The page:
Self-Insurance Loss Reserves The Company’s licensed motor carrier contracts with independent contractor fleets, owner-operators and other third-party transportation capacity providers for most of the transportation services. The Company’s independent contractor fleet owners and owner-operators lease their equipment to the Company (“Leased Capacity Providers”) and own, operate and maintain their own tractors and employ their own drivers. Under U.S. Department of Transportation (“DOT”) regulations, the Company is liable for bodily injury and property damage caused by the Leased Capacity Providers and employee drivers while they are operating equipment under the Company’s various motor carrier authorities. The potential liability associated with any accident can be severe and occurrences are unpredictable. For vehicle liability, the Company retains a portion of the risk.
Also, from time to time, when brokering freight, the Company may face claims for the “negligent selection” of outside, contracted carriers that are involved in accidents, and the Company maintains third-party liability insurance coverage with a $100 deductible per occurrence for most of its brokered services. Additionally, the Company maintains workers’ compensation insurance with a self-insured retention of $500 per occurrence.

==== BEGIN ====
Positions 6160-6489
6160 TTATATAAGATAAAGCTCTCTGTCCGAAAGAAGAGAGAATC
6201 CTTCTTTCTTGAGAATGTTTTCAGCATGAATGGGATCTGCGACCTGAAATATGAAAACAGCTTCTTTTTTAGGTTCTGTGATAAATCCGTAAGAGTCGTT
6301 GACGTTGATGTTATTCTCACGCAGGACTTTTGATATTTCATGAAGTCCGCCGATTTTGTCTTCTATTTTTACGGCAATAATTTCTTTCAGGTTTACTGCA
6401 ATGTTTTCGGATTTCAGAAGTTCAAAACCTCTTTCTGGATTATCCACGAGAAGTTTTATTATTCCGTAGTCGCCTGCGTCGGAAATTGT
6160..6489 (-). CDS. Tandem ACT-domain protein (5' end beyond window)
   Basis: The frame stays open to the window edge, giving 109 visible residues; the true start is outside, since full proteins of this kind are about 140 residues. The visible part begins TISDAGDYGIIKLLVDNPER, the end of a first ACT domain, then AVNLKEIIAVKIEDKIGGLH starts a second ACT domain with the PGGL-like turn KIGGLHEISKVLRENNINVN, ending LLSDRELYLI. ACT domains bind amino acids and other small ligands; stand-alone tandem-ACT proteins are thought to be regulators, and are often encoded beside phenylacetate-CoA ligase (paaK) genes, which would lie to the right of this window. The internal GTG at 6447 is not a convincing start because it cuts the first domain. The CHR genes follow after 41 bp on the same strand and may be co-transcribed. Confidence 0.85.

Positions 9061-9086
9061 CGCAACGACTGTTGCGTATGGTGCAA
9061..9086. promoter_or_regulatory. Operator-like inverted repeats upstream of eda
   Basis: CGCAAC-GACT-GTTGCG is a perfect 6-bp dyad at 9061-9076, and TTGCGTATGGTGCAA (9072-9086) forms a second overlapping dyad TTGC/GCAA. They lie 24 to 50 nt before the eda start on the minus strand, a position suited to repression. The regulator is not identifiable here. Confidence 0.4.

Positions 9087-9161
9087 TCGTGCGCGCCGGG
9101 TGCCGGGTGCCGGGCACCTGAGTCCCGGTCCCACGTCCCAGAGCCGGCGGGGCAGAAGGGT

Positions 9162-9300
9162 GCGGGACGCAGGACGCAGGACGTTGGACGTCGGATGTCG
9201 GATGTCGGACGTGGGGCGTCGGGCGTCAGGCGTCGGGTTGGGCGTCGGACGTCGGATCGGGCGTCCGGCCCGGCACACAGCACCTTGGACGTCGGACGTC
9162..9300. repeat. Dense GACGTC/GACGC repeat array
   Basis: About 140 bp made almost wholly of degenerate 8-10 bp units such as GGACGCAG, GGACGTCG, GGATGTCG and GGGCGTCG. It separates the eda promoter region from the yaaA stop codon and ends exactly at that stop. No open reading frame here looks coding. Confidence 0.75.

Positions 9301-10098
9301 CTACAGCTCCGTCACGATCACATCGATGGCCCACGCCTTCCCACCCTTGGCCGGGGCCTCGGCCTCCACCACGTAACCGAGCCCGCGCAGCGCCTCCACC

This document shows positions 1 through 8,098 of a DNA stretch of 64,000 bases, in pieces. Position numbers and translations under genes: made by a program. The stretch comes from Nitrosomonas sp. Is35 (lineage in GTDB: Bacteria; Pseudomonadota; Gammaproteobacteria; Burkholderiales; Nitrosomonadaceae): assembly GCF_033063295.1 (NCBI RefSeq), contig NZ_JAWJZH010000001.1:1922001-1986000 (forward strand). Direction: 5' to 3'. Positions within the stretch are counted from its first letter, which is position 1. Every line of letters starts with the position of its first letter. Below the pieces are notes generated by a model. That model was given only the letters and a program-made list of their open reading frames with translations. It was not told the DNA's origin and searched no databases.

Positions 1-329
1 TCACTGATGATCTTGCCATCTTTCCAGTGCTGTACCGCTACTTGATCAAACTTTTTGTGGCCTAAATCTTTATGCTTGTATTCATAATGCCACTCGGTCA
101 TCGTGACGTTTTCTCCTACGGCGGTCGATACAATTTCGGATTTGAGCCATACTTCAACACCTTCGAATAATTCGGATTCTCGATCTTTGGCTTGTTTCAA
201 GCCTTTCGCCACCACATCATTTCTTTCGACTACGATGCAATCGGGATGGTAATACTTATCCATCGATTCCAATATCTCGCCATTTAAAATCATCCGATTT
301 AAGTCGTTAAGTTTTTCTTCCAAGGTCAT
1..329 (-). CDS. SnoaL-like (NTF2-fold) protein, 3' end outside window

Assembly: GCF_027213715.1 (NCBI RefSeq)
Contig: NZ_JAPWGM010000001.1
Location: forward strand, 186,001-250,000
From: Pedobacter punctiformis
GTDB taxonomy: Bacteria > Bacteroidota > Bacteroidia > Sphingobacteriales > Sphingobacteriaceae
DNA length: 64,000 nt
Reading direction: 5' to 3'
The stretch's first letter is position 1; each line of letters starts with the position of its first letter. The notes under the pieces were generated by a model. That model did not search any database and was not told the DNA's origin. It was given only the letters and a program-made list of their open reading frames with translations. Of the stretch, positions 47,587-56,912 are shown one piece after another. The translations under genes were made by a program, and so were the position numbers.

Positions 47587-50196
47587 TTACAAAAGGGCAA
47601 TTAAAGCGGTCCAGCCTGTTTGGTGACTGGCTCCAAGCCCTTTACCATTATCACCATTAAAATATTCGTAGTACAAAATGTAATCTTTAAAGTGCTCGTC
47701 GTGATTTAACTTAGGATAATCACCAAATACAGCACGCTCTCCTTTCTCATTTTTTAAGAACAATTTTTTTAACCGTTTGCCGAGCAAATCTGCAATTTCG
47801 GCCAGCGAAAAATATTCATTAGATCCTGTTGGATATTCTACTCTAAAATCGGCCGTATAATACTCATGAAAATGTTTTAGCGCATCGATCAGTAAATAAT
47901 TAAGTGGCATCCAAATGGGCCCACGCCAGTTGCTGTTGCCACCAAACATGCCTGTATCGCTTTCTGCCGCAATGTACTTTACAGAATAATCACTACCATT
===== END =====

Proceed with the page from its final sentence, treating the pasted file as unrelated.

The Company provides for the estimated costs of vehicle liability and workers’ compensation claims both reported and for claims incurred but not reported. The amount of self-insurance loss reserves and loss adjustment expenses is determined based on an estimation process that uses information obtained from both Company-specific and industry data, as well as general economic information. The most significant assumptions used in the estimation process include determining the trend in loss costs, the expected consistency in the frequency and severity of claims incurred but not yet reported, changes in the timing of the reporting of losses from the loss date to the notification date, and expected costs to settle unpaid claims. The Company estimates its self-insurance loss exposure by evaluating the merits and circumstances surrounding individual known claims and through actuarial analysis to determine an estimate of probable losses on claims incurred but not reported. The Company accrues for the costs of the uninsured portion of pending claims, based on the nature and severity of individual claims and historical claims development trends. Estimating the number and severity of claims, as well as related judgment or settlement amounts is inherently difficult. Failure to establish sufficient insurance reserves and adequately estimate for future insurance claims may cause unfavorable differences between actual self-insurance costs and the reserve estimates.